Somehow this one didn’t sink in until I was on track to graduate with $50,000 of student loan debt. When I realized $50,000 of student loans was going to cost $100,000 to repay on the standard repayment plan, I finally understood the effect of compound interest. (You can read more about my journey to repay this debt and how you can save thousands on your student loans in my book Pay Your Student Loans Fast.) I also wish I’d used compound interest in my favor and put my savings bonds (gifted from my awesome grandparents) in something that could have earned a lot more interest over time. We’ve started an Educational Savings Account invested in mutual funds for our children.
4. You can decline some of the financial aid offered.
I didn’t have any money saved for college, and I was told to take as much as they would offer. Sometimes this meant I’d get a check for a few hundred dollars because I was borrowed more than I needed for tuition, room, and board. I pocketed this money for living expenses but should have used savings or worked for those living expenses instead. I wish I’d figured out the minimum amount I needed just to cover my classes, and declined every extra penny so I didn’t later have to pay it back plus interest.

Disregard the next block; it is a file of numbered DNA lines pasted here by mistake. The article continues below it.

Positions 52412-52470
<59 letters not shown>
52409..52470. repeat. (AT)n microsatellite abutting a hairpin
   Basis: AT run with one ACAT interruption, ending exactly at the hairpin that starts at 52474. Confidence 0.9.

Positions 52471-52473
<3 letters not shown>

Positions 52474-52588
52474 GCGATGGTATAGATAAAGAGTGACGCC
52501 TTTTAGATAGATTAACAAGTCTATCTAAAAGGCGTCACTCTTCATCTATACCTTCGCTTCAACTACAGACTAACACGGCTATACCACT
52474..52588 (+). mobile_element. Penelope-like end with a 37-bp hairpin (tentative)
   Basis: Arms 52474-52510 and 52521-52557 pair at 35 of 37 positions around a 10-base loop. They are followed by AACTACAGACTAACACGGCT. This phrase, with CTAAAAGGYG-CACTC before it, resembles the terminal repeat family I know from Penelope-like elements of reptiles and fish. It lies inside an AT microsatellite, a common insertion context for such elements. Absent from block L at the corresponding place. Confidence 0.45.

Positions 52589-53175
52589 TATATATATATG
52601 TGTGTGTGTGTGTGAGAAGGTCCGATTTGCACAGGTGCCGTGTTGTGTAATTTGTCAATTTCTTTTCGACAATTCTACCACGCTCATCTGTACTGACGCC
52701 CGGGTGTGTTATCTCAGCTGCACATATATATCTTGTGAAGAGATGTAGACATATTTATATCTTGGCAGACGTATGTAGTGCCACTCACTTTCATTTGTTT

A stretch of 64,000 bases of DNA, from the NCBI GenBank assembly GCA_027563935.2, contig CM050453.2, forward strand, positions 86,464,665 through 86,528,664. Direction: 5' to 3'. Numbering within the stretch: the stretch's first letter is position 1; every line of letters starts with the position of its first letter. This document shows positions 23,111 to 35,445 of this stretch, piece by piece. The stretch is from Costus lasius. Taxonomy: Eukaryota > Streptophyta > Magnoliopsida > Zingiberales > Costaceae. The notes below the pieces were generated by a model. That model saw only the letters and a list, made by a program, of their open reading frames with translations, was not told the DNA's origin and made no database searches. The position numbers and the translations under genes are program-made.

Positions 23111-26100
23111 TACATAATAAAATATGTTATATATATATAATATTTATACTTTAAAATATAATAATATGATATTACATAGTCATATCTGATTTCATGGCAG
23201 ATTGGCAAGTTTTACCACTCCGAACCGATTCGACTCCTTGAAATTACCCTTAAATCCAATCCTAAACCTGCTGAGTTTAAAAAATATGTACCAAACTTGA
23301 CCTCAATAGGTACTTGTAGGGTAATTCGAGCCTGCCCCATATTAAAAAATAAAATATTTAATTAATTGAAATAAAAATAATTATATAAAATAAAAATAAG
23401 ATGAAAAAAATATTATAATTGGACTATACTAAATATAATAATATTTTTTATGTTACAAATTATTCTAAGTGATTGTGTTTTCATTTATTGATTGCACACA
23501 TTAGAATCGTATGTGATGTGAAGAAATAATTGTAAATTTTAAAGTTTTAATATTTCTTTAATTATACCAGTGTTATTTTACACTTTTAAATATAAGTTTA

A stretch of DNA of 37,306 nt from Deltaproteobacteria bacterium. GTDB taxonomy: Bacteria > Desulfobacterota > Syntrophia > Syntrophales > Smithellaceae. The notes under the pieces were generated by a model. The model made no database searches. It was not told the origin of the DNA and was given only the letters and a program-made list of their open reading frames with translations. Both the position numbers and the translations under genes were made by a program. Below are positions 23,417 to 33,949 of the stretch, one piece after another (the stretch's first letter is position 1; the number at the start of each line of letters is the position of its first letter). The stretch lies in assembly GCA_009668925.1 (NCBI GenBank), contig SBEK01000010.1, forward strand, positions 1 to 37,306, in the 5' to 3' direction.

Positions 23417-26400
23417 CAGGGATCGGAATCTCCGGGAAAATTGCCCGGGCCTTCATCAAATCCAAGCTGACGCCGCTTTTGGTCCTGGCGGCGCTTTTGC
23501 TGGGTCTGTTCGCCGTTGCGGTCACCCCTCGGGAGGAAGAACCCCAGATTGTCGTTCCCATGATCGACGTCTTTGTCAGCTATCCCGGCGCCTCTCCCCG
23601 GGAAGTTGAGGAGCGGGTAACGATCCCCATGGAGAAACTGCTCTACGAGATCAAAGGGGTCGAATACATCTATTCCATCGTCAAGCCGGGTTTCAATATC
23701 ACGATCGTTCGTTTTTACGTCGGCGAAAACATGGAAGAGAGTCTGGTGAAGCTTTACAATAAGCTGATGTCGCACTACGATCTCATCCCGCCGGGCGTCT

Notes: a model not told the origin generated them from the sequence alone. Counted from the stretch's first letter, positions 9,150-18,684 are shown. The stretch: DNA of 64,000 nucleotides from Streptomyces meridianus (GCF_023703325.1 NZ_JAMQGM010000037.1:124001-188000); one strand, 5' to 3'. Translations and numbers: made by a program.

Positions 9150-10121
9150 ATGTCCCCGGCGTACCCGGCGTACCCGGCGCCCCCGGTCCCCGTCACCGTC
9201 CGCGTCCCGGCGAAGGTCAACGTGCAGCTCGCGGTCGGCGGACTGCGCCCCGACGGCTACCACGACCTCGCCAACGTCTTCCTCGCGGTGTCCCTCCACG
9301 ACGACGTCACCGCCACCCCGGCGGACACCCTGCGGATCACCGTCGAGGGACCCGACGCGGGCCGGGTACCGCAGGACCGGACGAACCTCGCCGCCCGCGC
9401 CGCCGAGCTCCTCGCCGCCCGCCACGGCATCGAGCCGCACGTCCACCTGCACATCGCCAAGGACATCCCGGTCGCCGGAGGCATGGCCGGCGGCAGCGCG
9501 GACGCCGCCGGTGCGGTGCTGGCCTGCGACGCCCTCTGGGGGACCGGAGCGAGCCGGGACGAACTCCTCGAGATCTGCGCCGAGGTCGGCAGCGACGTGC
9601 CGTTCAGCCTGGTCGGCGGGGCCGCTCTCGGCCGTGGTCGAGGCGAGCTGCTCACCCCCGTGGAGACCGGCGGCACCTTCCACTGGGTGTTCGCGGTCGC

5. You should make payments toward your tuition even if you can’t pay it in full. Every little bit helps.
My parents taught me to save young. I saved and bought my own car, paid for many of my vehicle expenses, cell phone, and clothing in high school. But saving for college was never on my radar. As I referenced above, I just assumed and let financial aid cover the bill and figured I’d figure out paying for college later (you know, after I had an amazing job that paid a ton of money because I had a college degree…). I wish I’d paid even small amounts toward my tuition throughout my college years. Every little bit that you don’t have to borrow and repay later seriously adds up and makes a difference.
6. Some colleges offer tuition assistance or discounts for employees.